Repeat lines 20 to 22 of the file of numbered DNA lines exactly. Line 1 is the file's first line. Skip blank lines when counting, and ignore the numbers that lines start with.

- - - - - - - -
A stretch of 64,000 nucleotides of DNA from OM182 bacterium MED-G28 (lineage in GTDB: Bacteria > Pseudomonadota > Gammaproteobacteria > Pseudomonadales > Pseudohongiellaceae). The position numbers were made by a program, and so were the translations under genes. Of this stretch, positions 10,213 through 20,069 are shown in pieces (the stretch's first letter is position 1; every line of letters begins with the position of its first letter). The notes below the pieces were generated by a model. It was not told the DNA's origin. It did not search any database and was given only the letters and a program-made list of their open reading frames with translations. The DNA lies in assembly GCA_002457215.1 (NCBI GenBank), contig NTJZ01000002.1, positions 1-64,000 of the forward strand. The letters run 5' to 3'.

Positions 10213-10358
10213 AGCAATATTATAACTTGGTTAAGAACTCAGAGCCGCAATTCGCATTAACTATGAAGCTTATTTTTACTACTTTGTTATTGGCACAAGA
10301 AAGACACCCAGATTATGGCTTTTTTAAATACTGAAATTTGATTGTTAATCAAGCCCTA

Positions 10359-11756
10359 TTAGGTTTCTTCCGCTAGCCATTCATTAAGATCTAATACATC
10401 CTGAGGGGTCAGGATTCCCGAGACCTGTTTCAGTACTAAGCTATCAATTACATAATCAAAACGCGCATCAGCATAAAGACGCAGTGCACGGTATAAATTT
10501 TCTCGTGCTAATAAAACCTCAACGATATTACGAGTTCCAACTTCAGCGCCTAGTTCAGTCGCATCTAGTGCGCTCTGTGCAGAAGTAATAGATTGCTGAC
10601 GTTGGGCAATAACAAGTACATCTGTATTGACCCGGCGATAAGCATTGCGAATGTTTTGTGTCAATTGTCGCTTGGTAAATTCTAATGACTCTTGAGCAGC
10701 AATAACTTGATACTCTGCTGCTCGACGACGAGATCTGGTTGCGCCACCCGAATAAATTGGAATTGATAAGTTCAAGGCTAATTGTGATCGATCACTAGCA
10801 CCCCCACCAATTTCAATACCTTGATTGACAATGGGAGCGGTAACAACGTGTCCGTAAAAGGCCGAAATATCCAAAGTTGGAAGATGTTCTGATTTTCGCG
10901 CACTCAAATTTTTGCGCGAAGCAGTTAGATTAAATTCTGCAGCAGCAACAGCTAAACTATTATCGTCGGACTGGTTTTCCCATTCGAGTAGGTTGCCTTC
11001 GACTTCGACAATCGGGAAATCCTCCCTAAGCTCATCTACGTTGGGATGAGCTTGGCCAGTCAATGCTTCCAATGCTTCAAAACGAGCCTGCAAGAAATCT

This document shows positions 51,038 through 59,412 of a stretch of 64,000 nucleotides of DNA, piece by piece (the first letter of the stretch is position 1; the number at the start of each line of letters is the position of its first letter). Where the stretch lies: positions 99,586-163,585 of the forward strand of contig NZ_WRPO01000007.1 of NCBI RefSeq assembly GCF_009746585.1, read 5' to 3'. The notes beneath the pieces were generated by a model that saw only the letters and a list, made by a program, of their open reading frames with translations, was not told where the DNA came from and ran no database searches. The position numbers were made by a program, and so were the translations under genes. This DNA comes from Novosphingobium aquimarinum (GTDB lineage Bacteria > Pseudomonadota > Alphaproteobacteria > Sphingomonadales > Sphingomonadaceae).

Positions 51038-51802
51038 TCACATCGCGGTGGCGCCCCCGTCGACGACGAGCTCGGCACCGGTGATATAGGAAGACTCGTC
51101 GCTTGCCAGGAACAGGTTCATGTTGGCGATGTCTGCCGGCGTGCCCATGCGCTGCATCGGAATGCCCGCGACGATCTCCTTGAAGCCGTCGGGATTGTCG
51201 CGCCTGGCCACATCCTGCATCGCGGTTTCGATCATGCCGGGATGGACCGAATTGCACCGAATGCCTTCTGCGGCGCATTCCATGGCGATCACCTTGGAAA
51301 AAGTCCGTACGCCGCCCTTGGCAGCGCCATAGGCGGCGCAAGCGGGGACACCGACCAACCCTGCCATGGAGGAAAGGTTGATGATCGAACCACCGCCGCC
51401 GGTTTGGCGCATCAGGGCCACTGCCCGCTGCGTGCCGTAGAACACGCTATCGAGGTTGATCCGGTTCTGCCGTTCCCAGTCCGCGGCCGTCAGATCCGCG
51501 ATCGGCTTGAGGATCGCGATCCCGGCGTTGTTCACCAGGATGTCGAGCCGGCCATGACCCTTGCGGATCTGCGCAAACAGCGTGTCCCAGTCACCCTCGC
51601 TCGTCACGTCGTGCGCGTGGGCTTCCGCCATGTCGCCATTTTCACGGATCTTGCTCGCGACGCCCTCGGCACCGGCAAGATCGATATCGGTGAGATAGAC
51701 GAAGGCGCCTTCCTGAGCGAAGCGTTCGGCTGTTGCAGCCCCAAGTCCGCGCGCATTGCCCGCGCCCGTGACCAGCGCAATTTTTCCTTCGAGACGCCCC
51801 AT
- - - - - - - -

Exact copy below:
51401 GGTTTGGCGCATCAGGGCCACTGCCCGCTGCGTGCCGTAGAACACGCTATCGAGGTTGATCCGGTTCTGCCGTTCCCAGTCCGCGGCCGTCAGATCCGCG
51501 ATCGGCTTGAGGATCGCGATCCCGGCGTTGTTCACCAGGATGTCGAGCCGGCCATGACCCTTGCGGATCTGCGCAAACAGCGTGTCCCAGTCACCCTCGC
51601 TCGTCACGTCGTGCGCGTGGGCTTCCGCCATGTCGCCATTTTCACGGATCTTGCTCGCGACGCCCTCGGCACCGGCAAGATCGATATCGGTGAGATAGAC